Stephanie wrote a post on the editing process here that is quite helpful. The point is, take the time you need to mold this messy first draft into something that at least makes sense to read.

3) Write it well.
And now you're ready for the micro edits. You're going through your book this time to write it well. Tweak your prose for flow, for character voice, for rhythm. Weed out weak verbs and repetitions. Search for your own personal author quirks and make changes. Search for weasel words and those tricky words that often get misspelled like through, though, and thought. Put contractions into your dialogue if you're the type to forget them. Study your firsts and lasts and white space. Read the book out loud and edit for how it sounds.

Stephanie wrote a great post on the micro edit here. This stage takes as long as it takes--or sometimes as long as you have before the book is due. But this is where your editing skills shine, where you add the finishing touches on your masterpiece. It's a beautiful thing.

So, write the book, go back and write what you actually meant, then re-write it well.

And if you haven't downloaded the Self-Editing Checklist from the Go Teen Writers book, click here to get it for free.

When people ask you about your writing process, what do you say?

Tuesday, November 18, 2014

Character Crafting Games for NaNoWriMo: "Sherlock Holmes" Your Characters


IMG_4396 (4) - CopyGillian Bronte Adams is a sword-wielding, horse-riding, coffee-loving speculative fiction author from the great state of Texas. Orphan’s Song, the first book in her fantasy trilogy is now available. Hang out with Gillian on her blog, Twitter, or Facebook page where she loves chatting about all things related to fantasy, books, villains, and adventures.

Creating characters is one of my favorite parts of the writing process. Figuring out how they are unique and what makes them them gets me super excited.

With NaNoWriMo upon us—the month of mad scribbling, insane plot lines, and characters conceived through an overdose of caffeine—I thought it would be fun to explore a couple different character crafting games.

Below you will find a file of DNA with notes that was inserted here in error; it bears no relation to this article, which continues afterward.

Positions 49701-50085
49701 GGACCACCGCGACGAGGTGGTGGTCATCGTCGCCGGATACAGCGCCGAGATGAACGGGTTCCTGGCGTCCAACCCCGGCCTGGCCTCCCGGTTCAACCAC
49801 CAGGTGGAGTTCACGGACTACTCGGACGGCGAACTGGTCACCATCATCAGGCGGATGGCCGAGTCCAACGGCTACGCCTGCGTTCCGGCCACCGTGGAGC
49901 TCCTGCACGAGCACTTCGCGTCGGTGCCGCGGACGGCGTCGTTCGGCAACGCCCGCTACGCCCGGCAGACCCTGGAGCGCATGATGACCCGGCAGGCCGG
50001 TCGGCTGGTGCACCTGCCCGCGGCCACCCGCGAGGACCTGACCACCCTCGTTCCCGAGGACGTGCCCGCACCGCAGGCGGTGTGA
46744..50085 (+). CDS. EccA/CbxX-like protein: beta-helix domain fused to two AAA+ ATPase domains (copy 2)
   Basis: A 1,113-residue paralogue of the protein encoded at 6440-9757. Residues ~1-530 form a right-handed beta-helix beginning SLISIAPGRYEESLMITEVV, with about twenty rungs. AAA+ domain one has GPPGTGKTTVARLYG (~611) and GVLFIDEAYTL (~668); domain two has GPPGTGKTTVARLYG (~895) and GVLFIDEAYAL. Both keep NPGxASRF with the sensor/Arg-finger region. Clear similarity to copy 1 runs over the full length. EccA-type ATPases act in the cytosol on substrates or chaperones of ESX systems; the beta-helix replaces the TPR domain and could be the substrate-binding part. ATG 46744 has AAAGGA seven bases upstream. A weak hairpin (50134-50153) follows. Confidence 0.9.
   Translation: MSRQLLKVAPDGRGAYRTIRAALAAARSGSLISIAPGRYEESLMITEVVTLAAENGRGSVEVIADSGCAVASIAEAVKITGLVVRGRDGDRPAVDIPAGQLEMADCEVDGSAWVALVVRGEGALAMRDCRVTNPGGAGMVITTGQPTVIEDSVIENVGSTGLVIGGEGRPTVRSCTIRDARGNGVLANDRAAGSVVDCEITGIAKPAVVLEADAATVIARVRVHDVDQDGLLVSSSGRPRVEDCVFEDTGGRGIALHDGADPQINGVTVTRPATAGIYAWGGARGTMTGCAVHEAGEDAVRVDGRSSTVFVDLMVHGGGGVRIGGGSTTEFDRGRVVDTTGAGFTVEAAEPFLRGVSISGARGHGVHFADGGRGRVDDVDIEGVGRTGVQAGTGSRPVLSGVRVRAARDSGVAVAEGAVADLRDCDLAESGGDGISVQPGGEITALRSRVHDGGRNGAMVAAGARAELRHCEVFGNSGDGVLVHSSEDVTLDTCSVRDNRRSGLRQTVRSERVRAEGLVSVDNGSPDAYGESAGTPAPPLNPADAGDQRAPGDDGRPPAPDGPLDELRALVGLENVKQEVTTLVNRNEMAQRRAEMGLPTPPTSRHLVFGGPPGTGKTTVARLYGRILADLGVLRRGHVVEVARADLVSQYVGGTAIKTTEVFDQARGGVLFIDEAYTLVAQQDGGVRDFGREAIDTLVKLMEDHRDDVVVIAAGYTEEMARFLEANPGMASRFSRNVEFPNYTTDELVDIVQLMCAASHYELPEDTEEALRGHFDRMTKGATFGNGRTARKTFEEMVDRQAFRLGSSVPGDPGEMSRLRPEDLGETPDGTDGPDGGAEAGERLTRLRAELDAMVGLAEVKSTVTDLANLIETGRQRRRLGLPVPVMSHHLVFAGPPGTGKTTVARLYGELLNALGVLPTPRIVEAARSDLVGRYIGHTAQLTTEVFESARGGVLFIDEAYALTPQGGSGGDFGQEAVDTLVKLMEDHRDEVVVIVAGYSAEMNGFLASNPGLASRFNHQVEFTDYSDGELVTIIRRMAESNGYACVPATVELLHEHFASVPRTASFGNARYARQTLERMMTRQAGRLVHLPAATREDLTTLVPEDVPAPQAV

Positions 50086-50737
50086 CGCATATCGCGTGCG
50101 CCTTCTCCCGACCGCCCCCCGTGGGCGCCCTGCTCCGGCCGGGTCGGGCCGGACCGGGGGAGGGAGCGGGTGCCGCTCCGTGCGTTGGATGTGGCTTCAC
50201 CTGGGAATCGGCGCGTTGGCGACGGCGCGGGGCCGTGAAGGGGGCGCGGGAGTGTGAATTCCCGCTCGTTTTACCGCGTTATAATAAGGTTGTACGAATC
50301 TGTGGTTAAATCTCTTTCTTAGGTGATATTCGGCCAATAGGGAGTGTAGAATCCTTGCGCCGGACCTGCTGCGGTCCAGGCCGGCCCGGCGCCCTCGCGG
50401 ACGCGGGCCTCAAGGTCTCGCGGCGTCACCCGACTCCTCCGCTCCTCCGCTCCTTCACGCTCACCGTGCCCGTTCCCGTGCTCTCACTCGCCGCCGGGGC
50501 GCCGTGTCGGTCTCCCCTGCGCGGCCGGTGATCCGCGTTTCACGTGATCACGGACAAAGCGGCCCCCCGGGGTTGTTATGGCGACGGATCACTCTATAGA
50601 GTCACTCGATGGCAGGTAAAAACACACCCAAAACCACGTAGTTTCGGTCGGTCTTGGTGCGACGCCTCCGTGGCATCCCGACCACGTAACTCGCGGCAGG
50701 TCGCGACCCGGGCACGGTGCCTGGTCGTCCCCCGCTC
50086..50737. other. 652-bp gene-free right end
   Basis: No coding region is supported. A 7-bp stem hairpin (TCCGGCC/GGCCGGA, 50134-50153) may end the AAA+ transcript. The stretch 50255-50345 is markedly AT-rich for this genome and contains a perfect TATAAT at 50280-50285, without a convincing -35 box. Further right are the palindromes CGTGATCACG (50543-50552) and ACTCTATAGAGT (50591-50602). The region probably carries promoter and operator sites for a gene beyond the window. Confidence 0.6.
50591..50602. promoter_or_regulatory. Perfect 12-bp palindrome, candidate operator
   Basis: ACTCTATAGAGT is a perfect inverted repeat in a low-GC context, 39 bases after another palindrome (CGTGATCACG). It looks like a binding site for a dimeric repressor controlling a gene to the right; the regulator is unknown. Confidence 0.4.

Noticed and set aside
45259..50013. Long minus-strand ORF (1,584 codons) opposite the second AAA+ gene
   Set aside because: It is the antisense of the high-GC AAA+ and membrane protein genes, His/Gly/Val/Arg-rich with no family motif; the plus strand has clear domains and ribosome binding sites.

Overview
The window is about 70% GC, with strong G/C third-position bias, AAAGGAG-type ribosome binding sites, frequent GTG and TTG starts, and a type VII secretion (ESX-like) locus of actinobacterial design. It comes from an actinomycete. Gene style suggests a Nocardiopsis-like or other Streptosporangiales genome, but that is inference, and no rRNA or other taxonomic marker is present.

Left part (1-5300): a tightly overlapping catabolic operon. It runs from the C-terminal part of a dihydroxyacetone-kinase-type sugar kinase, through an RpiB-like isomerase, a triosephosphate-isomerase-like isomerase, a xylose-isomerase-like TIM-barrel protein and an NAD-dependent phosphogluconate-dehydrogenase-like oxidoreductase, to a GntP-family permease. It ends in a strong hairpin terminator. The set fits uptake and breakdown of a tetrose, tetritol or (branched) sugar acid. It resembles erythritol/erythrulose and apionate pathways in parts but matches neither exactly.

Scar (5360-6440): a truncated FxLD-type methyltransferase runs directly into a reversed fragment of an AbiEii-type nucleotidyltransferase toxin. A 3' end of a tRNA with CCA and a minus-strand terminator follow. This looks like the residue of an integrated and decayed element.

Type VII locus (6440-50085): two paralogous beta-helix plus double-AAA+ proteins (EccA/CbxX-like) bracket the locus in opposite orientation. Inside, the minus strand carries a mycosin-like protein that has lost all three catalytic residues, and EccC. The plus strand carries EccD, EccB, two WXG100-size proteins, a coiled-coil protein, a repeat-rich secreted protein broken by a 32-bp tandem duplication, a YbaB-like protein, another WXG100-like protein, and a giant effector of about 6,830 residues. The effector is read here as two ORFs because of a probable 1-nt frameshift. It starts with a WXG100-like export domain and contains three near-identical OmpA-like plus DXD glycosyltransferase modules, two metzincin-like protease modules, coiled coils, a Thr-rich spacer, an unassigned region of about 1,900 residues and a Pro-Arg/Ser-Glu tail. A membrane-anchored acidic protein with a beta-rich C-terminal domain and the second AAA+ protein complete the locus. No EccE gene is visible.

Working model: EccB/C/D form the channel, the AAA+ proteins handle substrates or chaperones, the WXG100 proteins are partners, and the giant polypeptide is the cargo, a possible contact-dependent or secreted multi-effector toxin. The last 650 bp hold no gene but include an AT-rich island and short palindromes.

Today’s game involves everyone’s favorite sleuth…

Game #1: Sherlock Holmes Your Characters

Sherlock Holmes - NaNo Game

Anyone else a fan of BBC’s Sherlock Holmes? Don’t you just love how he can run into a random person on the street and figure out their entire life story from just a few miniscule details? Like when he surmises that John’s sister is an alcoholic from the scratches around the phone’s power connector. (Elementary, my dear Watson.)

The little details are a great way of showing your character’s personality/history rather than simply telling it in the narrative or dialogue. But a lot of times, we get caught up trying to move the story along and revert to describing the same thing we’re used to seeing all the time—hair, eyes, clothes, face, etc.—without trying to go any deeper.

When you boil down and hyper-scrutinize the unique aspects of your character’s personality, you might just surprise yourself with what you come up with!

For example, if Sherlock Holmes walked through my door, some of the first things he might notice are the burned-out porch lights that I haven’t yet gotten around to replacing, the nicks on the doorknob where I fumble to get the key in at night when it’s pitch black because I still have to replace the porch lights, the stack of books and papers scattered across the living room floor, the myriad objects that have taken root on the kitchen table, and the pile of (clean) dishes sitting in the drying rack.